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Friday Bible Blogging - 1 Samuel 10 to 1 Samuel 20

This entry is part of a series. For a listing of all entries in the series, go to the Index. Unless otherwise noted, all Bible quotations are from the New Revised Standard Version (NRSV).

BibleI realize that I apologized in the previous installment of this series, but now I must do it again. The other project I mentioned in that previous post took up a lot of my time, so I fell behind in this series. And with the hiatus, I've lost my momentum a bit, so please bear with me as I get back into the swing of this. I fear I may have made this entry a bit too long (although there was a lot to cover), so hopefully next week I'll be back in better practice.

Chapters 11 through 20 of 1 Samuel continue with the story of Saul, and the beginning of his falling out of favor with God. They also introduce one of the most famous characters from the Bible, David, including the well known story of David and Goliath.

1 Samuel, Chapter 11

Chapter 11 continues the story that was introduced in the end of the previous chapter. King Nahash of the Ammonites is attempting to conquer the Gadites and Reubenites. But the elders of the city of Jabesh have managed to convince him to give them seven days to look for help among the Israelites. A conquering giving a city time to look for help seems odd, but I guess the reason Nahash would allow something like that is that the Jabehites promised to surrender without a fight if no help came.

Now came a passage showing that this story was independent of Saul's coronation in the previous chapter. Rather than a messenger going to inform him directly, the messengers simply spread the message in his town, and he didn't find out what was going on until he came in from the fields and asked what all the commotion was about.

Once Saul heard what was going on, he sent out messengers to all of Israel to gather soldiers, but he sent the message in a rather bloody way. He slaughtered a yoke of oxen and cut them up into pieces, sending the pieces with the messengers, along with the message that whoever didn't join with him would have their own oxen slaughtered in a like manner.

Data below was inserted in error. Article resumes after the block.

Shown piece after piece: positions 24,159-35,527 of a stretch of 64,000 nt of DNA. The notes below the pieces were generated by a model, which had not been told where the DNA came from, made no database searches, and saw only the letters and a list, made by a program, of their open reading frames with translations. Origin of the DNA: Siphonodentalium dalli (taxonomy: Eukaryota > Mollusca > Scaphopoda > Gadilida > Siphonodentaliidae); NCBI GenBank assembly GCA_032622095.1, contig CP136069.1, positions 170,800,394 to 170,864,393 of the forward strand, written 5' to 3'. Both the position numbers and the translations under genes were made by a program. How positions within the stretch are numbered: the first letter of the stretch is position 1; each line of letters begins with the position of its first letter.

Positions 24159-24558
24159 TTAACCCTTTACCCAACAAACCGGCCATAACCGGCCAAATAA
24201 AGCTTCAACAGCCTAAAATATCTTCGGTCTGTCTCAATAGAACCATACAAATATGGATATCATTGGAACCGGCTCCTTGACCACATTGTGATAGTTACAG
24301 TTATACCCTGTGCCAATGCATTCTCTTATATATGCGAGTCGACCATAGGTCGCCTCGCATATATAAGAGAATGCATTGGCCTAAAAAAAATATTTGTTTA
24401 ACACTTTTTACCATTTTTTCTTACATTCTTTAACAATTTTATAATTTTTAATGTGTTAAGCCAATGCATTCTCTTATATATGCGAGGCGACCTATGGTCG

So a force was assembled and they beat the Ammonites in battle. There was a short section where Saul deigned not to kill the people who had previously questioned his kingship, and then there was more ceremony and sacrifices.

1 Samuel, Chapter 12

Samuel gave a speech to the Israelites, first establishing his own reputation, then giving a very brief summary of what the Lord had done for the Israelites, before getting to his main point. The Israelites had been wicked by asking for a king, since the Lord was supposed to have been their king. As punishment, God sent a thunderstorm to destroy their wheat crop. The Israelites asked Samuel to pray to God to ask Him for forgiveness, and Samuel told them not to worry because God would "not cast away his people, for his great name's sake, because it has pleased the Lord to make you a people for himself." If they would "Only fear the Lord, and serve him faithfully with all your heart," they would be okay.

1 Samuel, Chapter 13

Chapter 13 began in a strange way, "Saul was ... years old when he began to reign; and he reigned for ... and two years over Israel." The footnote explains that the numbers were missing from the oldest Hebrew text, and that the verse was missing from the Septuagint.

This was the chapter where Saul fell out of favor with the Lord. After some small battles with the Philistines where the Israelites were victorious, both the Israelites and the Philistines gathered in larger numbers. The Philistines amassed a greater force, and some of the Hebrews went into hiding.

Apparently, Samuel had given Saul instructions to wait seven days, at which point Samuel would join Saul. But after waiting the appointed time, Samuel hadn't shown up, and Saul's troops were deserting him. So, he took matters into his own hands, and offered a burnt offering to the Lord on his own. As soon as he had, Samuel arrived, and told Saul he'd made a huge mistake, "You have done foolishly; you have not kept the commandment of the Lord your God, which he commanded you. The Lord would have established your kingdom over Israel for ever, but now your kingdom will not continue..." After telling Saul that God would find a new, more worthy ruler, Samuel left.

The chapter closed with a mention of Philistine raiding parties, and a description of how most Hebrews were unarmed because of Philistine laws that they weren't allowed to own weapons. Only Saul and his son, Jonathan, had sword and spear.

1 Samuel, Chapter 14